Suite Francaise by Irene Nemirovsky is one of the many books which Jack placed on one of my many book piles, saying I would enjoy reading it. You can see his review of it here.
I did enjoy it, it’s about the German occupation of France and the effects on the inhabitants of a small rural area. As I was reading it I thought to myself that parts of it reminded me of War and Peace, which I really enjoyed, so I was pleased to read in Nemirovsky’s notes at the back of the book that it had indeed been her intention to write a sort of War and Peace, after all, she was Russian.
The notes are fascinating as well as heartbreaking as we know that she didn’t survive to complete her masterpiece. She only finished two sections – Storm in June and Dolce, when she had planned five sections, the third one was to be Captivity and she hadn’t decided on what to call the last two sections.
Of course she didn’t live to complete this book because she had that terrifying knock on the door and was taken away by the police on 13th July 1942. A flurry of increasingly frantic letters from her husband follow, to just about anyone he could think of who might be able to help him find out what was happening to Irene. He knew that as she shuffered from asthma she wouldn’t be able to stand up to bad living conditions for long. Sadly the letters continue for far longer than poor Irene did, unknown to him she had died in Auschwitz on 17th August 1942.
I always find myself appalled that people didn’t see the way the wind was blowing and get themselves out. I suppose for a lot of poor people they had no option but to sit at home and hope for the best, but Irene and her husband Michel Epstein were wealthy. She was a successful author with nine books under her belt and he was a banker, they lived a very comfortable life and would have been able to get themselves to Switzerland easily.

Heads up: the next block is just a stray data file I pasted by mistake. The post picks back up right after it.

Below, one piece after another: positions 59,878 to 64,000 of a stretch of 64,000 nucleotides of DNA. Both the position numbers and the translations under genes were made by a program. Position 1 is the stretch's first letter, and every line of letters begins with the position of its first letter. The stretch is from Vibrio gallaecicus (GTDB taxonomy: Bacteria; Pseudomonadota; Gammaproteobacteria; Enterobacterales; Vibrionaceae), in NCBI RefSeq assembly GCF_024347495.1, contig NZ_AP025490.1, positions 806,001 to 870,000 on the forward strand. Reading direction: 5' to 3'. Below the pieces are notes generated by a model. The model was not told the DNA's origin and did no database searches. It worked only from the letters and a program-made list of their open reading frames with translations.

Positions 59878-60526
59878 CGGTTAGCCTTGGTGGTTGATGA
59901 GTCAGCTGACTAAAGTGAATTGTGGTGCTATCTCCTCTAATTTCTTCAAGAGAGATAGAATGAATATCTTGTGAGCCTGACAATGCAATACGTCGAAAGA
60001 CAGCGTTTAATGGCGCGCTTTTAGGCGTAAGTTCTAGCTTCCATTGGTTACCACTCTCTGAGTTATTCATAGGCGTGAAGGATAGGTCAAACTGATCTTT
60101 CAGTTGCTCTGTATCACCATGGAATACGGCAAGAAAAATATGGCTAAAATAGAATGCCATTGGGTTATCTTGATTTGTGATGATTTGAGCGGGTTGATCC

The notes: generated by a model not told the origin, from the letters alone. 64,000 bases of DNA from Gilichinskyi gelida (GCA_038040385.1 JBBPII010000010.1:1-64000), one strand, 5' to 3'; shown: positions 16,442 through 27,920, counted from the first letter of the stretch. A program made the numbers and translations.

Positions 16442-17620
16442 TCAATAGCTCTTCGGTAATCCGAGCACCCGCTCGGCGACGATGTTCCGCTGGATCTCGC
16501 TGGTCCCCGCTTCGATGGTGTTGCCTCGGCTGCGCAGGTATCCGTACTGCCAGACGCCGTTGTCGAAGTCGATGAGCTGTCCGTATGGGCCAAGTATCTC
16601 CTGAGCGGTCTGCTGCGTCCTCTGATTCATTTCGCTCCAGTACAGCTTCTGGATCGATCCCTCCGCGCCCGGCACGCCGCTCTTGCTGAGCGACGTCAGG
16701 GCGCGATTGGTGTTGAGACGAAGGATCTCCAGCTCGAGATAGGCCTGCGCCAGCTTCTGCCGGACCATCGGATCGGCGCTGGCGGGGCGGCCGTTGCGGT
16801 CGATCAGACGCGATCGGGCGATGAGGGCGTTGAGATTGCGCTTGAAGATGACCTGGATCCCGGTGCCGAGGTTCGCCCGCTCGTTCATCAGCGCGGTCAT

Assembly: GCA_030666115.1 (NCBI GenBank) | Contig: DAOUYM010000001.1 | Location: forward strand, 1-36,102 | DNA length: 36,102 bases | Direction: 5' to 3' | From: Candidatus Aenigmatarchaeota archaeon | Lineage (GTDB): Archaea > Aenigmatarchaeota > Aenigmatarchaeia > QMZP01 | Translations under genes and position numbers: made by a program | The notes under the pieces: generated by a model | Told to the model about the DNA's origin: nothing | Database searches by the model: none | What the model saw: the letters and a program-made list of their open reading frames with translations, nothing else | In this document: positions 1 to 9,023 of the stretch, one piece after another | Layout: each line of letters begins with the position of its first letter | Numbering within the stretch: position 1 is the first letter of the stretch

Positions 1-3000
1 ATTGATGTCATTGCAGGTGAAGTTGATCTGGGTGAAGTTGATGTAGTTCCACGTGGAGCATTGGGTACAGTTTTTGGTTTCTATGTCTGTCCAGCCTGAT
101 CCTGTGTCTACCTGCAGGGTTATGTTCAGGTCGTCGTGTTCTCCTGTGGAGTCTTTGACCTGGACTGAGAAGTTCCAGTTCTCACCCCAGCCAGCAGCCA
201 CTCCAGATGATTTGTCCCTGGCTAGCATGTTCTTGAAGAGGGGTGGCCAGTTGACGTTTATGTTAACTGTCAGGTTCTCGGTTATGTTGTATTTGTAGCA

I was left wondering if she decided to stay in France so that she could experience the German occupation and chronicle it in her fiction. As a Jew and a Russian she had two big strikes against her. Were they naive enough to think – we aren’t religious Jews so we don’t count and nobody could complain about us, possibly they thought that their wealth would insulate them from what was going on. Eventually her husband lost his job at the bank and they seemed to be living off charity as her publisher was sending them money.
Irene’s husband only survived her by a few months, he was sent to Auschwitz on 2nd November 1942 and immediately sent to the gas shamber, still not knowing what had happened to his wife.
Their two daughters, Denise and Elisabeth were saved by a trusty servant who took the yellow triangles off their clothes and managed to dodge the French police who were determinedly hunting them down. Denise had shoved her mother’s notes into a suitcase when they first had to hide and it was only 64 years later, and sadly after the death of Elisabeth, that Denise decided to try and decipher her mother’s teeny writing, she was amazed to discover that they were actually a book and not just notes as she had assumed.